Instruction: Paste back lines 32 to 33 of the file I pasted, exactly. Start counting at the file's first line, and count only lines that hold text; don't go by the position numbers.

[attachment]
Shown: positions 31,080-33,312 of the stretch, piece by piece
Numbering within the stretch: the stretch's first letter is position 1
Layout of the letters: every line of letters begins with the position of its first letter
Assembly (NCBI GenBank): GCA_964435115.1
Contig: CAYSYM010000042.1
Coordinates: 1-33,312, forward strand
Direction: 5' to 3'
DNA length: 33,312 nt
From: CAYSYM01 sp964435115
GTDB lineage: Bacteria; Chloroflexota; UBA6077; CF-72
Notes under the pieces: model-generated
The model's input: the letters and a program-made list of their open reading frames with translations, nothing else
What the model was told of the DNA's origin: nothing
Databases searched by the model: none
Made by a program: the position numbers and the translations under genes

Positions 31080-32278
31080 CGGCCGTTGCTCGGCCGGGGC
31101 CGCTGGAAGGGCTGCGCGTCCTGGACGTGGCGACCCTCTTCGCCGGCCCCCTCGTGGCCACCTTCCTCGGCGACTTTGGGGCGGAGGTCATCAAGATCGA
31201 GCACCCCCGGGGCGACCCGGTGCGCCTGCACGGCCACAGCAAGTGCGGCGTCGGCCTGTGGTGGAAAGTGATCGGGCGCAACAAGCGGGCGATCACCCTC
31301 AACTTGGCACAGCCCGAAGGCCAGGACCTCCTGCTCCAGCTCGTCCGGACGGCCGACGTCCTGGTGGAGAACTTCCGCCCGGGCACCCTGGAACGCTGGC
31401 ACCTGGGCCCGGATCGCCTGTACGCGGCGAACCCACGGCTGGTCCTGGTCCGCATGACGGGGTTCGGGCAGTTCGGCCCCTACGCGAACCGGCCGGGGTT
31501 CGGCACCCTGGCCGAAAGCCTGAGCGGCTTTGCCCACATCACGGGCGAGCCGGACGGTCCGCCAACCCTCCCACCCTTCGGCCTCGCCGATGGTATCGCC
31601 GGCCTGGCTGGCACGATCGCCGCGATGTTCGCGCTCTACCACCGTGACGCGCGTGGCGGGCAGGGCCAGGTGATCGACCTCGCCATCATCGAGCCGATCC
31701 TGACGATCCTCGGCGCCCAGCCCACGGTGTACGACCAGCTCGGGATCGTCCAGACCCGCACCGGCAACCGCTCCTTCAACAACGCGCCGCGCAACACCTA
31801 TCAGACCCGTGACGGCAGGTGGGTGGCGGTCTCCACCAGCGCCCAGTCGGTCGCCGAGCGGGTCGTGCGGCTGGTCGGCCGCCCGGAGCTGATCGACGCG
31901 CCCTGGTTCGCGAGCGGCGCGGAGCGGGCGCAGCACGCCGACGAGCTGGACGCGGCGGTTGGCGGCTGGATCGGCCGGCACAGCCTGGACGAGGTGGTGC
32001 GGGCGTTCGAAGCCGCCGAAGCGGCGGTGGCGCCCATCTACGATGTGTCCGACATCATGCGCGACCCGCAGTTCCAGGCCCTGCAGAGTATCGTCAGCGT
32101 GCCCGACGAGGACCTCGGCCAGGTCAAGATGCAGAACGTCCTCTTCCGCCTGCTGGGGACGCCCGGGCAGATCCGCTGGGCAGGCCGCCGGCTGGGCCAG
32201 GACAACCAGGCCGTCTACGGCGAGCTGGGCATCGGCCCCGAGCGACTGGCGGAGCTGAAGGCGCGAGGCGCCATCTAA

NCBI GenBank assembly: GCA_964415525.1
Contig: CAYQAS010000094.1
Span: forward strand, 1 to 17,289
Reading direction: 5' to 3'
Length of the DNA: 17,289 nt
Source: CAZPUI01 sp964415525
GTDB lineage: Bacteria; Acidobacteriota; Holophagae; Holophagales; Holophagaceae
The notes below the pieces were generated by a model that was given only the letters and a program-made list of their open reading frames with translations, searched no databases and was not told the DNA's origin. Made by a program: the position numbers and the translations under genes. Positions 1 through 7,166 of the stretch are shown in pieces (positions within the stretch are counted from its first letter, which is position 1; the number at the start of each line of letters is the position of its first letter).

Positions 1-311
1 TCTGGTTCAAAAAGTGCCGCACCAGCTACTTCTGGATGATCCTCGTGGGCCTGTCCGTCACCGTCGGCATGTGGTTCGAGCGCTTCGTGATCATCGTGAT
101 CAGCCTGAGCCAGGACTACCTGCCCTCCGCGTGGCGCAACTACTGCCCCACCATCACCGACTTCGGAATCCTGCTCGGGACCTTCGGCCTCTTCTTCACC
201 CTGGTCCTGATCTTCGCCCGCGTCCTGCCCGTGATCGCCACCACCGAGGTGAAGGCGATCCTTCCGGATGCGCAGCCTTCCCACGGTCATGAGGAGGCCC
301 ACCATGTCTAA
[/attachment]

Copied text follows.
Span: forward strand, 1 to 17,289
Reading direction: 5' to 3'